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Justina Kulikauskaite

Candidate for Council Member for Inclusion and Training, 2-3 Years – 2021 ICIS Leadership Election

Justina Kulikauskaite
fourth year PhD
Francis Crick Institute and University College London, UK

Justina Kulikauskaite is a fourth year PhD student in the Immunoregulation lab of Dr. Andreas Wack at the Francis Crick Institute and University College London. Her graduate research focuses on alveolar macrophages in the lung, their functions at the steady state and during and after infection. Specifically, she is interested in a new population of monocyte-derived alveolar macrophages found at the complete resolution of influenza infection (day 28). Compared to their tissue-resident counterparts of embryonic origin, these monocyte-derived macrophages exhibit a more immunoreactive phenotype upon bacterial stimulus, evident by their distinct chromatin landscape, upregulated genes enriched in the immune response pathways, and elevated production of various cytokines. Justina and her co-authors study factors contributing to the enhanced immunoreactivity of monocyte-derived alveolar macrophages (observed at 1 month post flu), as well as how the lung environment shapes alveolar macrophages into a hyporeactive state (found at 2 and 4 months post flu), affecting lung immune status and the outcome of subsequent infections.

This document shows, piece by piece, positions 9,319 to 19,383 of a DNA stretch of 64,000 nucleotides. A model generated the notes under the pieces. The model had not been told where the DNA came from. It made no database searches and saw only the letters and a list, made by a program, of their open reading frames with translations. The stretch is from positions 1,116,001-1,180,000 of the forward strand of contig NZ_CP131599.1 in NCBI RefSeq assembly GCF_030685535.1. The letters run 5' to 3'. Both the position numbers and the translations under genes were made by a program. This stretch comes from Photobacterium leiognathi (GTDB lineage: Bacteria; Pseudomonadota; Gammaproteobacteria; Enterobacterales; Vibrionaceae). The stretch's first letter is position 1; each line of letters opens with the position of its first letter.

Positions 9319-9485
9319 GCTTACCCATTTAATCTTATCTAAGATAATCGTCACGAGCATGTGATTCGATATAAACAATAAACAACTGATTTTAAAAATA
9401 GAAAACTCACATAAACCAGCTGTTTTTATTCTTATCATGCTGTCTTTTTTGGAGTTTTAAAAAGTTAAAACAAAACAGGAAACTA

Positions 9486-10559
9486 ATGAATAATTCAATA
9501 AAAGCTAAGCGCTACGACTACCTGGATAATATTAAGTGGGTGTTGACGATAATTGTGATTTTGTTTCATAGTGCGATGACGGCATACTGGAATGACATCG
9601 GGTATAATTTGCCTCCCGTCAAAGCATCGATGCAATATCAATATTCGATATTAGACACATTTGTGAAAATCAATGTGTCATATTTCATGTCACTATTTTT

Before moving to the Francis Crick Institute in London, Justina was awarded Japanese government MEXT scholarship for her bachelor’s and master’s studies at Kanazawa University, where she worked on transcriptional regulation of circadian genes.

Personal Statement:

During my undergraduate and graduate studies in Japan, I was a student ambassador, promoting student exchange between Japan and European countries. I also worked as a Learning Concierge for International Students and was an active member of the International Student Committee, aimed to improve support for international students at Kanazawa University, and to promote the internationalisation of Japanese society according to the Japanese government’s Top Global University Project. In 2015, I volunteered at Junior Chamber International (JCI) World Congress held in Kanazawa, the mission of which is to empower young people to become active citizens and create a positive impact for the future of our world.​ After many years studying abroad, I believe that talent has no borders, and research highly benefits from a diverse and inclusive community.

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